Behold the Wonder of a Book Nook

by ParentCo. September 14, 2017

Father lying down with his two children and reading a book

After a school day, my boys need some quiet time on their own. We live in rural Arizona in a spread out ranch style house, so space isn’t the problem. They’re just magnetically drawn to each other and are very likely to start fussing and fighting. My solution? Transforming the bedroom closet into a tiny reading space. Bean bag, battery powered push lights, plastic milk crate, and some throw pillows. My eight-year-old or his 12-year-old brother can climb in to read or just be away from everyone else for a little while. A book nook can be fancy or simple, but the most important elements are these: privacy and comfort. You want to be able to transport yourself to the places in your book and escape real life for a little while. I love the simplicity here, and the functionality. You could set up as many of these little tents as you need to for the kids on hand, inside or out. And each kid still feels the delicious sense of being in her own world.
This may not be the most practical, but without a doubt, this design by Japanese furniture designer Sakura Adachi is my favorite reading spot I’ve seen. Even better? There are sizes for adults, children, and even pets. Imagine your public library shelves with built-in spots for reading. This book nook may lack some privacy, but it is so well integrated you might not even see your child after a while.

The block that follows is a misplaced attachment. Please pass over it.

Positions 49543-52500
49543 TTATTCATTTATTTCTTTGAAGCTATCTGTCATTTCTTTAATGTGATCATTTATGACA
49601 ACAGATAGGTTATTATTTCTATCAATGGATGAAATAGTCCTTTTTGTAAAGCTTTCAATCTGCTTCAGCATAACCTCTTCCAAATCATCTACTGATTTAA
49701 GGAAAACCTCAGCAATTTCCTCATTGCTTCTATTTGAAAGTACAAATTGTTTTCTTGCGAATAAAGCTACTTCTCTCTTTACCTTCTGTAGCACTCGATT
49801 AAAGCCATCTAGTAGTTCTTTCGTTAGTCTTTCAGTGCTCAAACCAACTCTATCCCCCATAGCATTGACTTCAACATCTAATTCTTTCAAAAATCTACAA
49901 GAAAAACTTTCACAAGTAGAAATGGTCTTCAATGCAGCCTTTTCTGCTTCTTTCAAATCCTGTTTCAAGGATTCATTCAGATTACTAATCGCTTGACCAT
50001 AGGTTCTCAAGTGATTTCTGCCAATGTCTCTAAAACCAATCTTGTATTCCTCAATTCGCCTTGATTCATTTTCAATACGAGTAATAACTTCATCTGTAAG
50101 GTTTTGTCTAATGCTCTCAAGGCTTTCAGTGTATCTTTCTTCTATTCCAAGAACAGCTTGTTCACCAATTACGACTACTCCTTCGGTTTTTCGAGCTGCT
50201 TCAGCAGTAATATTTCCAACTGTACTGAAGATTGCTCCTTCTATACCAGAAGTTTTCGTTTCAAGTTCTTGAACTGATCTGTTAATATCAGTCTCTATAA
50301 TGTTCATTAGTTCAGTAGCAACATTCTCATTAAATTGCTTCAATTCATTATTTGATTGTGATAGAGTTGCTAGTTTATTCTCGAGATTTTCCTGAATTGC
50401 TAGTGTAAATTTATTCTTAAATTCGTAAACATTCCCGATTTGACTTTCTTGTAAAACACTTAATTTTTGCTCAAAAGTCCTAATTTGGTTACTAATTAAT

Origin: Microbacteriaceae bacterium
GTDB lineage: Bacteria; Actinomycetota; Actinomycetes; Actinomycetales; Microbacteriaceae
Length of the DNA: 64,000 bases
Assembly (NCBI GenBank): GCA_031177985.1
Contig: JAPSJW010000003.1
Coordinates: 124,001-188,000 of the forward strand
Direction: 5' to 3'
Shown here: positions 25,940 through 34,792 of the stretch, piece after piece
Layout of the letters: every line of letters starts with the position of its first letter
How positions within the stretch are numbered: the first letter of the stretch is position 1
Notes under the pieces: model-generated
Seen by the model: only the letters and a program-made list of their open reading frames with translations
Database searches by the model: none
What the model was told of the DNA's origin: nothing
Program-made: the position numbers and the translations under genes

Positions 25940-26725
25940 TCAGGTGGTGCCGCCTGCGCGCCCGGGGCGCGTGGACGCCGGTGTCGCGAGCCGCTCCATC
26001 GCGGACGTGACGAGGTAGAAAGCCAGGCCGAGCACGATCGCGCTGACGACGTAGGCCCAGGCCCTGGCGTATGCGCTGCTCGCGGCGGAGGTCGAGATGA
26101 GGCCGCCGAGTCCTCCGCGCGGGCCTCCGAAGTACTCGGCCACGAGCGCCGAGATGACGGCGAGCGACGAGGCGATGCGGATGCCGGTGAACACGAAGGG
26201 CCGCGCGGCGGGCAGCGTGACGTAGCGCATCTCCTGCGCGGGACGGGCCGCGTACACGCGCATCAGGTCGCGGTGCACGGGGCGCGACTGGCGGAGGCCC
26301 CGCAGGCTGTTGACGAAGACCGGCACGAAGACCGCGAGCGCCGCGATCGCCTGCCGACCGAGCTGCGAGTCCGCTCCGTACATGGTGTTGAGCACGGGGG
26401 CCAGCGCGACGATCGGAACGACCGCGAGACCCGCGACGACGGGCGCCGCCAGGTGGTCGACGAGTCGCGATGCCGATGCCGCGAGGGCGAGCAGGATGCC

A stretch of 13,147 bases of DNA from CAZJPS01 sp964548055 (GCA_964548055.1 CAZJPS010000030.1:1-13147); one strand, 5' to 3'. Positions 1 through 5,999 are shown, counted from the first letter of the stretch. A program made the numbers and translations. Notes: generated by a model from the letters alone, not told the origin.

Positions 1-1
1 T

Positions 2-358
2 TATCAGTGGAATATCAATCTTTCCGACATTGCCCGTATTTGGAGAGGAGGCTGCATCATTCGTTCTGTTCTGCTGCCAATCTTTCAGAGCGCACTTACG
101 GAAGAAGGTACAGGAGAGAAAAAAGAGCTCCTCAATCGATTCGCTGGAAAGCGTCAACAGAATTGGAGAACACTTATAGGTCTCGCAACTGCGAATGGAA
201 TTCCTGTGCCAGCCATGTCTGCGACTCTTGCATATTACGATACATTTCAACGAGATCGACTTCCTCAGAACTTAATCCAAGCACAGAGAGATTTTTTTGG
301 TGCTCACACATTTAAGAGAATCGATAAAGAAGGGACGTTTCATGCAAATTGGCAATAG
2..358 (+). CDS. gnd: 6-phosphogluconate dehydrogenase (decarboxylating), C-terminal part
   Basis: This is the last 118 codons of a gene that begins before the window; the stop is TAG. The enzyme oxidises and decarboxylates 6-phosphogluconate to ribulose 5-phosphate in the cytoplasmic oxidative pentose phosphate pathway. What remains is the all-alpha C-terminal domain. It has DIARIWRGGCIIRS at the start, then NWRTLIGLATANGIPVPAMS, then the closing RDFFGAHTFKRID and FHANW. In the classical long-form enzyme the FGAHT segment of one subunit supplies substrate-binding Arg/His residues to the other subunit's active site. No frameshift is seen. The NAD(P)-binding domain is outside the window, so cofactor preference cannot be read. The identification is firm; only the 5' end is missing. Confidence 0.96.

With a home renovation, just a few square feet were captured to make this reading space in a hallway or landing area. That’s the beauty of a book nook – small spaces are preferable for feeling secure and cozy.
This igloo-like construction doesn’t cost a penny and could easily be made with children. If your family drinks a lot of milk, you might be able to gather the supplies yourself. Otherwise, it could involve a little community outreach. The dome structure provides the isolation a book nook needs, though the jugs do take up a little more space than other materials.
I love these reading pods for their vertical design and how they don’t take up floor space. They are used in a school here, but could certainly be utilized in a home with some structural support. Book nooks create an opportunity to think about space in different ways, and they don’t have to be a permanent structure.  Another simple way to create a discrete space is with sheer curtains. A few pillows suddenly seem isolated, special, otherworldly, and way more fun than sitting on the couch to read.
This is my life dream book nook. Doors that close. A mini library, space for books. A little funky, a little cool. When I get paid for that up-and-coming bestselling series, this will be on the top of the list. Till then, I’ll enjoy the perfect reading chair I finally found.


ParentCo.

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